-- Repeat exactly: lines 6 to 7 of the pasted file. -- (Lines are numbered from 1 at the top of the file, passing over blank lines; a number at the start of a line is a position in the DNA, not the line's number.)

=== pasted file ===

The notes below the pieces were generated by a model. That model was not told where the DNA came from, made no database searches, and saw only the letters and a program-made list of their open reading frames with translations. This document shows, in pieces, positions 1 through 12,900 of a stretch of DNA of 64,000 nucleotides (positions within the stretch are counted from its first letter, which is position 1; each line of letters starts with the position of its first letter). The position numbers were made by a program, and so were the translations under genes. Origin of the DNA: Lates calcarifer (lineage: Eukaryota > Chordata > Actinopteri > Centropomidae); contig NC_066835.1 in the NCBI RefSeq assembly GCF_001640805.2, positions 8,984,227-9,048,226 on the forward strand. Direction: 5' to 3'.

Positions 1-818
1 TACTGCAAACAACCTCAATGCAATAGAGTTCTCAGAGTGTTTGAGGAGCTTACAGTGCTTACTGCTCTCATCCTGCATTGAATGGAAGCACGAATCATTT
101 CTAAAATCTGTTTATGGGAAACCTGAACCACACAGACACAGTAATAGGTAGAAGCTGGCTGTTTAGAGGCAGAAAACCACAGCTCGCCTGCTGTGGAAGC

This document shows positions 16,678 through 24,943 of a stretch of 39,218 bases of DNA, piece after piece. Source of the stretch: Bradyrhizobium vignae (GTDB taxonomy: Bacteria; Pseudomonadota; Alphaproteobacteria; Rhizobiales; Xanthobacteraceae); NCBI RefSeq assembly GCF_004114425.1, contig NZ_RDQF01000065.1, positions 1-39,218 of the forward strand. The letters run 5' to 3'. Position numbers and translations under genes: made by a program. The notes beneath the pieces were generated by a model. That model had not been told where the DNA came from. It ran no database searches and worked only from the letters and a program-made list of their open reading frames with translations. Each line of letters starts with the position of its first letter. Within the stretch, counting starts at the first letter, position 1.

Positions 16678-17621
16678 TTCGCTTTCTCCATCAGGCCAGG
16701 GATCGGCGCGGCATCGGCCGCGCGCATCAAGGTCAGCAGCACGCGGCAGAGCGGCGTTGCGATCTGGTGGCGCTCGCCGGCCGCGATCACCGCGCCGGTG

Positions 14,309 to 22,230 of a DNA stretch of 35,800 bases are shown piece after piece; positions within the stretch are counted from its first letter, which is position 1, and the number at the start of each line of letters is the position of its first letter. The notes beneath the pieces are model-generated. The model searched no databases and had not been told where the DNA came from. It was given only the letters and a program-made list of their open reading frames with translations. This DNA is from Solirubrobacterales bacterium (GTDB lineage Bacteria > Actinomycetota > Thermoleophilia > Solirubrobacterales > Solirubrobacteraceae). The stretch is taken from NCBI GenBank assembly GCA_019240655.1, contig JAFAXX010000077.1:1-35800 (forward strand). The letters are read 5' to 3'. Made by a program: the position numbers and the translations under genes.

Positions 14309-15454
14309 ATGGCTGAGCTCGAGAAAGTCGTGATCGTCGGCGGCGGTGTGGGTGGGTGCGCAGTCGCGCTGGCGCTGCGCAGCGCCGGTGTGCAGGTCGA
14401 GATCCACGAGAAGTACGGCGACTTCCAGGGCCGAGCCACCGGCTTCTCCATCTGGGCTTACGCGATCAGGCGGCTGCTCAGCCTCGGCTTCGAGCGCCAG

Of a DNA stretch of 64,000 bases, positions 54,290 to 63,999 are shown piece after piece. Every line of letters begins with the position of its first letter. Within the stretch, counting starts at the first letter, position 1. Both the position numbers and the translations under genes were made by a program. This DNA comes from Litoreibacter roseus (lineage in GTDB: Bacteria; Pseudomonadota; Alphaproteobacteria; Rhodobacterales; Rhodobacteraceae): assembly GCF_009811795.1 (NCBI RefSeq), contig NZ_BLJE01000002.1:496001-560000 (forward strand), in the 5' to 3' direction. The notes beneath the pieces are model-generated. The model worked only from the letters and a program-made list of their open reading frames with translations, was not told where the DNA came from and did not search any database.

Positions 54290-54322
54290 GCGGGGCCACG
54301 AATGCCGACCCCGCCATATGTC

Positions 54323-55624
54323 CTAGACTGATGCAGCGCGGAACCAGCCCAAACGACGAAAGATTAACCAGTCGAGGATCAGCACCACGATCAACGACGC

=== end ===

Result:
Positions 16678-17621
16678 TTCGCTTTCTCCATCAGGCCAGG